What does Marcellus Shale mean for the economy? A July 2010 study ("The Economic Impacts of the Marcellus Shale: Implications for New York, Pennsylvania, and West Virginia" performed by Natural Resource Economics, Inc. for the American Petroleum Institute) found the following:
• For West Virginia and Pennsylvania in 2009, "Output of dry natural gas and petroleum liquids increased to over 600 million cubic feet of gas equivalents during calendar year 2009. Total value added or contribution to gross regional product for these two states increased by $4.8 billion as a result of Marcellus production activities. This increase in value added is distributed across a broad swath of the economy, generating more than 57,357 jobs and $1.7 billion in local, state, and federal tax collections. The gains in value added are broad based, which dispels the notion that natural gas production contributes benefits to only a select few sectors or individuals."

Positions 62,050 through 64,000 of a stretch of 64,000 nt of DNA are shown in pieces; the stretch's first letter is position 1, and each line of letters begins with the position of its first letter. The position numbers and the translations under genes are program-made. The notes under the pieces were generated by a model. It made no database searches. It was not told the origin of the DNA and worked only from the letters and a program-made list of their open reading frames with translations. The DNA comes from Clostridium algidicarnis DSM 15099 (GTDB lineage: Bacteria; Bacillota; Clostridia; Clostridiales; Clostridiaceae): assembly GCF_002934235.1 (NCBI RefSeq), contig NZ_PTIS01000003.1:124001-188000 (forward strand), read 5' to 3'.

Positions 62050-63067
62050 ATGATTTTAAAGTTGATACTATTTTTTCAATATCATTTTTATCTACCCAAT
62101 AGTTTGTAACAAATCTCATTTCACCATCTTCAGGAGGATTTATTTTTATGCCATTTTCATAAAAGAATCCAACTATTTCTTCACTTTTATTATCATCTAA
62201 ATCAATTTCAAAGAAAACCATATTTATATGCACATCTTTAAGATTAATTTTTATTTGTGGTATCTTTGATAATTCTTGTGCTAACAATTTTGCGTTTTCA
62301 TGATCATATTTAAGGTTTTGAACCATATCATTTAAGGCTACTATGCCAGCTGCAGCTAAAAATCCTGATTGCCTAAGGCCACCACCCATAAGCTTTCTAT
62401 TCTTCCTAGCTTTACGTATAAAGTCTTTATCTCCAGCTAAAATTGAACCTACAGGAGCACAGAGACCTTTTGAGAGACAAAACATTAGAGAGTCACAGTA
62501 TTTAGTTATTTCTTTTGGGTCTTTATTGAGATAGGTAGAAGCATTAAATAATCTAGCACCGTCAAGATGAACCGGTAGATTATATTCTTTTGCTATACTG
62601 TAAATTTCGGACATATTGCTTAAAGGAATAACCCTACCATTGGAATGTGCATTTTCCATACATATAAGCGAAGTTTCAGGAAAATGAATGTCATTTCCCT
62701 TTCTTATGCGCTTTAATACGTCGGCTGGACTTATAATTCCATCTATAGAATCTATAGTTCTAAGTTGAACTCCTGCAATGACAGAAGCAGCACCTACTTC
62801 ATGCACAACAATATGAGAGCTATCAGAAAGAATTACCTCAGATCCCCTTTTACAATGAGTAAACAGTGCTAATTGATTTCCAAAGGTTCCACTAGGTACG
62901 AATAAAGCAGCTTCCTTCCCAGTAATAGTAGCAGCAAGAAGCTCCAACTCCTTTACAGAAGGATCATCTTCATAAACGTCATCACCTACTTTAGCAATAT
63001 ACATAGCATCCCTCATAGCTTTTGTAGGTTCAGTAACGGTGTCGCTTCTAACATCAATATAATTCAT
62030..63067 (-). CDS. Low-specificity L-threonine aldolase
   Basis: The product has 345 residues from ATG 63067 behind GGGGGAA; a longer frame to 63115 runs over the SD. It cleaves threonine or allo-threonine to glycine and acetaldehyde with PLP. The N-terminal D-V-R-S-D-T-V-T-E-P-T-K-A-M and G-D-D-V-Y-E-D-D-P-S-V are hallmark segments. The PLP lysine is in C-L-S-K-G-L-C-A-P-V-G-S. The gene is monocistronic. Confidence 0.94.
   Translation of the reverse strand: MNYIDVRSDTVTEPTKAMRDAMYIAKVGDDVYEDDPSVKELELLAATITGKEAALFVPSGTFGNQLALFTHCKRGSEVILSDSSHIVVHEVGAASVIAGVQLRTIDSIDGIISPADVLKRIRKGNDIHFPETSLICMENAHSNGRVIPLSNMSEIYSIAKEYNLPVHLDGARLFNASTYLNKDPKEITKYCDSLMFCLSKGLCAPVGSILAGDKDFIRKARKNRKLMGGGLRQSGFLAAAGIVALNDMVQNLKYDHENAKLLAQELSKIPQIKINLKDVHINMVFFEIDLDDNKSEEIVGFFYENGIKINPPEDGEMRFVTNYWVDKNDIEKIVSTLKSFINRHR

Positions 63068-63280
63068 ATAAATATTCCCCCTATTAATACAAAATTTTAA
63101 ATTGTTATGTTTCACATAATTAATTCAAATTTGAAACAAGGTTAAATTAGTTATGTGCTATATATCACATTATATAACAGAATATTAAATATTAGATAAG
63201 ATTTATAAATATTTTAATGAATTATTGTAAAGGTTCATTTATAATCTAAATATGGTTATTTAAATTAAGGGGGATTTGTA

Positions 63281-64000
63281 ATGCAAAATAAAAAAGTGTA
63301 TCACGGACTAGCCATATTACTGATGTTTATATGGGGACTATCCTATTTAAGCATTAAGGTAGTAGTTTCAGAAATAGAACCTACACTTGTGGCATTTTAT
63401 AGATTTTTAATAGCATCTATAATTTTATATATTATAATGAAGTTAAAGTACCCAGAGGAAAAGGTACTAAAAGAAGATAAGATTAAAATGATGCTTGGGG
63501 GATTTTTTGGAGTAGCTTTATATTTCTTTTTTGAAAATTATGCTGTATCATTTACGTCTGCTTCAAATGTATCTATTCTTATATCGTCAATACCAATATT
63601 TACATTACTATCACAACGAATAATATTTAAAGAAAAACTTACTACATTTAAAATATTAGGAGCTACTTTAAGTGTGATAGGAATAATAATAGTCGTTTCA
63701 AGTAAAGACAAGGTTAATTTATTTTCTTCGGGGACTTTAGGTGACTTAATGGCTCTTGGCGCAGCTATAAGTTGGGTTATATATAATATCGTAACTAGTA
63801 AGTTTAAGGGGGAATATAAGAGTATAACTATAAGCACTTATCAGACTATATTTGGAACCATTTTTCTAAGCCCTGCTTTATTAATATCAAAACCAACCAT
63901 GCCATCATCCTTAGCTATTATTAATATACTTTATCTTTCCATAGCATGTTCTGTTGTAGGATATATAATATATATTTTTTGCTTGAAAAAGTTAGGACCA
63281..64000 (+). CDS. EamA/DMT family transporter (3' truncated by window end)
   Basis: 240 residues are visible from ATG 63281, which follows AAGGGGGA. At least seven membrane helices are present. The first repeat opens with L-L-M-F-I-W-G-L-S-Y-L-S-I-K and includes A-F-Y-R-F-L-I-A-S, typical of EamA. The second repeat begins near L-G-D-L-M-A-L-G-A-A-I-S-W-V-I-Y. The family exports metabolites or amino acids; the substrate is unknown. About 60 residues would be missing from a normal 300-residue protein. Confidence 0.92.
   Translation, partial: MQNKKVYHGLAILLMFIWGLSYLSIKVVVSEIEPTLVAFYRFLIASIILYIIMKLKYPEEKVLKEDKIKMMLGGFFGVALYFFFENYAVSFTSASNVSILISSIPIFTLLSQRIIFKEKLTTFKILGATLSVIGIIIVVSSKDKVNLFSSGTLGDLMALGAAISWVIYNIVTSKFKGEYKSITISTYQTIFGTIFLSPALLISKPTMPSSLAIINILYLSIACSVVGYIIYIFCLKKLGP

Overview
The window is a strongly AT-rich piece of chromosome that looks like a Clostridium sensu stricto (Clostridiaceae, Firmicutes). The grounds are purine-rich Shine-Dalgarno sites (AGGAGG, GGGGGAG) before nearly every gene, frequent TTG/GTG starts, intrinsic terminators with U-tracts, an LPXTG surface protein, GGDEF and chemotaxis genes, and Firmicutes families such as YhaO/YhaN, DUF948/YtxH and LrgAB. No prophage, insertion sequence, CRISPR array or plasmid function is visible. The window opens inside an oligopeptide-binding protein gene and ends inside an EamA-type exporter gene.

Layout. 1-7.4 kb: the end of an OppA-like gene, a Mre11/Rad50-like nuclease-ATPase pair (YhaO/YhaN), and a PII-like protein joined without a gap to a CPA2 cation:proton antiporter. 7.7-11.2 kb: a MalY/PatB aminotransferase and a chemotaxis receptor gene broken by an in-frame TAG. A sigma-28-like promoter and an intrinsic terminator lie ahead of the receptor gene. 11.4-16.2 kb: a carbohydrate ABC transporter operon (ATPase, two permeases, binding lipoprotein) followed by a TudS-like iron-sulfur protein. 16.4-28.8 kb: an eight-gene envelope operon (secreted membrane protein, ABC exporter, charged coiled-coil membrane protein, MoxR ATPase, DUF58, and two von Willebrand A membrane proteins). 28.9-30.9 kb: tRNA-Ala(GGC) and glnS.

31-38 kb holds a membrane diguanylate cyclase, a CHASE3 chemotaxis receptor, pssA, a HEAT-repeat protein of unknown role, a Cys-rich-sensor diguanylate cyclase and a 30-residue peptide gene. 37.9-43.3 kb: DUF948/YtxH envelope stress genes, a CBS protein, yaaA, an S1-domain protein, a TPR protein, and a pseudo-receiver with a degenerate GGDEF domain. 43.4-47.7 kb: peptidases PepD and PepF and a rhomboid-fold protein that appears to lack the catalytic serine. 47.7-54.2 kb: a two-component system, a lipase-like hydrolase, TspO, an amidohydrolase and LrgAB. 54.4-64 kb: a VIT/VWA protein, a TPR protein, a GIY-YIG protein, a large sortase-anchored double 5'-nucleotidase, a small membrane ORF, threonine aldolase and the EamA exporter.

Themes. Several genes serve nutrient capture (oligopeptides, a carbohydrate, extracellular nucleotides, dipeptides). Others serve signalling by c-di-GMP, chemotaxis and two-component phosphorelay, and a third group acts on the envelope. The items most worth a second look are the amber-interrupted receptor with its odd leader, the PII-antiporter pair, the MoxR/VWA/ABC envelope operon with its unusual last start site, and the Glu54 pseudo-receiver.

• Looking ahead for West Virginia, Pennsylvania and New York: "The high development scenario envisions a substantially greater level of drilling activity but well within the realm of possibilities given recent experience in the Barnett shale gas play in Texas. In this case, the level of Marcellus drilling and production activity forecast in 2020 could generate almost $25 billion in value added and more than 280,000 jobs. Under this scenario, the Marcellus could be producing over 18 billion cubic feet of clean burning natural gas per day, which would make it the second largest producer of natural gas in the U.S. behind Texas. Even with this rapid development, the 40 TCF of cumulative Marcellus natural gas production from 2005 to 2020 would leave more than 90 percent of remaining reserves for future production. So the Marcellus resource will last generations. Increasing domestic energy production and employment without subsidies comes at an opportune time when our nation faces record budget deficits and many states are struggling with fiscal solvency."